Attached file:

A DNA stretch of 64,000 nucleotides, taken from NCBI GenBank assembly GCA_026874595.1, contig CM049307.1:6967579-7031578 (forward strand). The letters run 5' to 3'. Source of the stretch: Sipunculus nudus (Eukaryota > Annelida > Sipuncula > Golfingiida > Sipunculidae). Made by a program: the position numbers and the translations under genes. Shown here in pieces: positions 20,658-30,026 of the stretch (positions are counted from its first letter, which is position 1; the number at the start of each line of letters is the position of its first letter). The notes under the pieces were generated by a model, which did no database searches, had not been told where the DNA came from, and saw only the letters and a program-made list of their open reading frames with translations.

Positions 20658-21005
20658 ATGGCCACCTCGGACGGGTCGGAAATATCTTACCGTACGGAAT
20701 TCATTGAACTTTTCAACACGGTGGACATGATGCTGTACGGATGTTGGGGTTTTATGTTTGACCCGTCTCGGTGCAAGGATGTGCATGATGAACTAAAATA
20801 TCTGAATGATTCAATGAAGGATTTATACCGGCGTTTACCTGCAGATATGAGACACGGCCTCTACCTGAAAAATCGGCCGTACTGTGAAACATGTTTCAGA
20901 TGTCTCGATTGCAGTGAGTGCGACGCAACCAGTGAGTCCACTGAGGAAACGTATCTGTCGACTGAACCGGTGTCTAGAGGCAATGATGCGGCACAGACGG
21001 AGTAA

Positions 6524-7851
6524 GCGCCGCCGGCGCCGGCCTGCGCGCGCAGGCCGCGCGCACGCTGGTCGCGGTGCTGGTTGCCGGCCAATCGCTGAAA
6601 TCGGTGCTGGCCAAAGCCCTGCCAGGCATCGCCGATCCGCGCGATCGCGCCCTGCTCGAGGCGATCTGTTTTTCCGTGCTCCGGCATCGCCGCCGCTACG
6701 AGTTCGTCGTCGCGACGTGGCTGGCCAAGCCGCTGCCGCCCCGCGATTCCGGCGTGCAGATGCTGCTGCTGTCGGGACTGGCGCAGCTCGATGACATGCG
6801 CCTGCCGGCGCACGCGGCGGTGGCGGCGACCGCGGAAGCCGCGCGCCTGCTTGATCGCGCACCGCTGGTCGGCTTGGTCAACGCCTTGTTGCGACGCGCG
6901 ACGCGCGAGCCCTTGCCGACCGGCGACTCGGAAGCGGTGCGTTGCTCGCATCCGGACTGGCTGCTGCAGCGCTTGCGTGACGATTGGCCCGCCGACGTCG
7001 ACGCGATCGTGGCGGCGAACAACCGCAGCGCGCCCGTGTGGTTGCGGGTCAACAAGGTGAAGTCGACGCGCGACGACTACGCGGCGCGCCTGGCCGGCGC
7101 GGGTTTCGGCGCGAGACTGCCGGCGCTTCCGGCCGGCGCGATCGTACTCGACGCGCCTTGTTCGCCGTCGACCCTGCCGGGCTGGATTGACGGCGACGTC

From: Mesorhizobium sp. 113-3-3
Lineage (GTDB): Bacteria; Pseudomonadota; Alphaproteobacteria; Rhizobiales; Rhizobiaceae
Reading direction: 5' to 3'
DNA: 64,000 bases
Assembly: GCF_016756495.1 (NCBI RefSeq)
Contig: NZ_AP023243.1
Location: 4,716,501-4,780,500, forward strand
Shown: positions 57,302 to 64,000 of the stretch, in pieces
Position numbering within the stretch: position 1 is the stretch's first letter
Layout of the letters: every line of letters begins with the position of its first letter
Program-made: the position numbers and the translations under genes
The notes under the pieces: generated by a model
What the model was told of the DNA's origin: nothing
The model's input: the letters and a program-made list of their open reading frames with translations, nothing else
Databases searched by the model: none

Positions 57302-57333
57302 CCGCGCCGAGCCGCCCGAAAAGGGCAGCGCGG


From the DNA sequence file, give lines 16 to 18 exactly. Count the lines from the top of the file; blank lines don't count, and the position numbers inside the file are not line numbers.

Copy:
From: Mesorhizobium sp. 113-3-3
Lineage (GTDB): Bacteria; Pseudomonadota; Alphaproteobacteria; Rhizobiales; Rhizobiaceae
Reading direction: 5' to 3'